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    Scotland's First Minister Nicola Sturgeon sits in the main chamber of the Scottish Parliament in Edinburgh, Scotland Tuesday Jan. 17, 2017 ahead of the vote on the Scottish Government's plans to keep Scotland in the European single market even if the rest of the Britain leaves.

    Ex-SNP Leader's Resignation Won't Balk Scottish Independence Movement - Sturgeon

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    LONDON August 30 (Sputnik) - First Minister of Scotland Nicola Sturgeon said on Thursday that the decision of the former head of the Scottish National Party (SNP) Alex Salmond to give up his party membership amid sexual harassment complaints would not hinder Scotland's independence aspirations.

    "I feel a huge sadness about this whole situation. Alex has been my friend and mentor for almost thirty years and his contribution to the SNP and the independence movements speaks for itself. While the decision to resign has been Alex's alone, I understand why he has chosen to separate the current questions he is facing from the day to day business of the SNP and the ongoing campaign for independence," Sturgeon said in a statement.

    READ MORE: SNP Lawmaker Says UK Government May Push Scotland Toward Independence

    However, the complaints received by the Scottish government could not be ignored and required investigation irrespective of the seniority of the official involved, the first minister added.

    "In the meantime, I agree with Alex that the cause of independence, to which both he and I have dedicated our entire lives, is bigger than any one individual. And the work we must do to achieve independence is more important now than ever," Sturgeon said.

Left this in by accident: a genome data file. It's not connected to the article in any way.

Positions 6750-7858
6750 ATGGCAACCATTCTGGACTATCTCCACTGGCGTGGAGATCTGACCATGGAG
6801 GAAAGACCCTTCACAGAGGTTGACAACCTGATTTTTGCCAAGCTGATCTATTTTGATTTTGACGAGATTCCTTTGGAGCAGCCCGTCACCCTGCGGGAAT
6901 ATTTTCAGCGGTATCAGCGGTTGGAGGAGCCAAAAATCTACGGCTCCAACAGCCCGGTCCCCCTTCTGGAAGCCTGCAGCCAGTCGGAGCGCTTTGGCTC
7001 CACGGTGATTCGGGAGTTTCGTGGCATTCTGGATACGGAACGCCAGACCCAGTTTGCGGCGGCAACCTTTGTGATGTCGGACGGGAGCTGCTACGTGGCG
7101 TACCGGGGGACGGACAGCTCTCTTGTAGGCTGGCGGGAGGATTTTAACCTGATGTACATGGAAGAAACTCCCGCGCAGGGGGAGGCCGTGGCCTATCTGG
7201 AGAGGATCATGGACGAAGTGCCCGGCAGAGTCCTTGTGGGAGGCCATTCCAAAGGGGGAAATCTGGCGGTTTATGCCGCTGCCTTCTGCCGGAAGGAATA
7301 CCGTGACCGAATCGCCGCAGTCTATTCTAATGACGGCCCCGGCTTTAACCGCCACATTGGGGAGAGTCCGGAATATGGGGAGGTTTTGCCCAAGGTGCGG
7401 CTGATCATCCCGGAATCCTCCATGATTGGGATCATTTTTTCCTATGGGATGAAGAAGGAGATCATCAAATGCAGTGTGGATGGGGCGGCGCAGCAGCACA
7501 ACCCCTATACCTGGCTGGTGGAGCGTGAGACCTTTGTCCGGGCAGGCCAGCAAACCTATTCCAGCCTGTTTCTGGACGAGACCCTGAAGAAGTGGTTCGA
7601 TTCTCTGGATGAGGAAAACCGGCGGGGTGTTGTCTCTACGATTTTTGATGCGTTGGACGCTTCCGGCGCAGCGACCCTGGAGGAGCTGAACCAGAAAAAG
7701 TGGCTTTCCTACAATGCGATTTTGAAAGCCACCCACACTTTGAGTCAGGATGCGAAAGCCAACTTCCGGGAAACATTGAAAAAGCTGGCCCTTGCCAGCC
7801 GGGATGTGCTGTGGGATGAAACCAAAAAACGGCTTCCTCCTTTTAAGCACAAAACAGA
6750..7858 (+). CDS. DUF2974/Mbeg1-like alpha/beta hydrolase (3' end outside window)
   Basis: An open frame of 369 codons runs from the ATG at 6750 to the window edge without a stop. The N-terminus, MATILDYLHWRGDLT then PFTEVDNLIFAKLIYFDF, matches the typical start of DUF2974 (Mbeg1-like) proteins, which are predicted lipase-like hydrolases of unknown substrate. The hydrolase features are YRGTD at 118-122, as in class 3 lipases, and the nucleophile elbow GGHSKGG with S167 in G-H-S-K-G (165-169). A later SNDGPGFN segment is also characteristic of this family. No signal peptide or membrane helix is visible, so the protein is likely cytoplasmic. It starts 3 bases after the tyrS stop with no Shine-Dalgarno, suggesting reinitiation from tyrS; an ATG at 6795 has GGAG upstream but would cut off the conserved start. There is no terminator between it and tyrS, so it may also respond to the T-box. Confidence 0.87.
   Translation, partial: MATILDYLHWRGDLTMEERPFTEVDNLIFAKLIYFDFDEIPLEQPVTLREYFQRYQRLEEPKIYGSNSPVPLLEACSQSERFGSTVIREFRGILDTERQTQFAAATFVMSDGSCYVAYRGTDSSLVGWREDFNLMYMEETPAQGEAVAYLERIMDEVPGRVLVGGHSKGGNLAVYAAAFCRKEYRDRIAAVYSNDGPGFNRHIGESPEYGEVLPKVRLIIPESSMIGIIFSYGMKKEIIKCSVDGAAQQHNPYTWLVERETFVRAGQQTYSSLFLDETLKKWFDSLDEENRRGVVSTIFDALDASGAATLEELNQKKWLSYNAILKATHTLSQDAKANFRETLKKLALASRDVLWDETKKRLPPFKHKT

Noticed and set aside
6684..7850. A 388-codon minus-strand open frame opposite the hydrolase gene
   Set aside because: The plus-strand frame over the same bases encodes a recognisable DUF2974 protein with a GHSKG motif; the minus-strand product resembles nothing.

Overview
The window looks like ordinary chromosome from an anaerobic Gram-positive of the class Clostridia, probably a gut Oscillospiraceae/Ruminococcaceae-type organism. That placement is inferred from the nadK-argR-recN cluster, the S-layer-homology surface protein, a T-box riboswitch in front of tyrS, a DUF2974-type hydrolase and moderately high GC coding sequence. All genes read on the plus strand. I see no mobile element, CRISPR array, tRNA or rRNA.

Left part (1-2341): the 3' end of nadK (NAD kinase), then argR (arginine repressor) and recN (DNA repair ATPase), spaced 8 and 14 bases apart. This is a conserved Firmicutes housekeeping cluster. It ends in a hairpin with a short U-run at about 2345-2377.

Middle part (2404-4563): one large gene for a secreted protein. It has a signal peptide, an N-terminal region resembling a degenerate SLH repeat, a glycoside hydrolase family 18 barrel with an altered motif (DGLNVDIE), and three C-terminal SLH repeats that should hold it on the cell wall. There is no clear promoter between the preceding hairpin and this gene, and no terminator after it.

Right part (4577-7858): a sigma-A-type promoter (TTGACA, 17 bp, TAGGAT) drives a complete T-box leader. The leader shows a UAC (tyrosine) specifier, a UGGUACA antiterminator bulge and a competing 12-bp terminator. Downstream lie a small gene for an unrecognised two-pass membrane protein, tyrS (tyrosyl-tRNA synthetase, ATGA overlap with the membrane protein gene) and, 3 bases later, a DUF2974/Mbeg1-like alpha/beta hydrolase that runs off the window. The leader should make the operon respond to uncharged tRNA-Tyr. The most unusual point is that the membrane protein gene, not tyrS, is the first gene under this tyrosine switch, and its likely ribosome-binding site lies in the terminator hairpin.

Salmond, who had been an SNP member for 45 years, 20 of them as party leader and seven as the first minister of Scotland, announced his resignation on Wednesday.

    According to the Scottish government, two complaints have been officially made against Salmond, but the identities of the claimants remain confidential. At least one of the alleged harassment incidents took place as early as in December 2013, media reported last week. Salmond has strongly denied the allegations.

    For centuries, Scotland has been seeking independence from the United Kingdom; however, the secession referendum in 2014 resulted in 55 percent of Scots choosing to remain in the union with London. In March 2017, the Scottish parliament backed Sturgeon's proposal to ask for the second independence referendum between fall 2018 and spring 2019, but the proposal was rejected by London citing Brexit as a more pressing item on the agenda.


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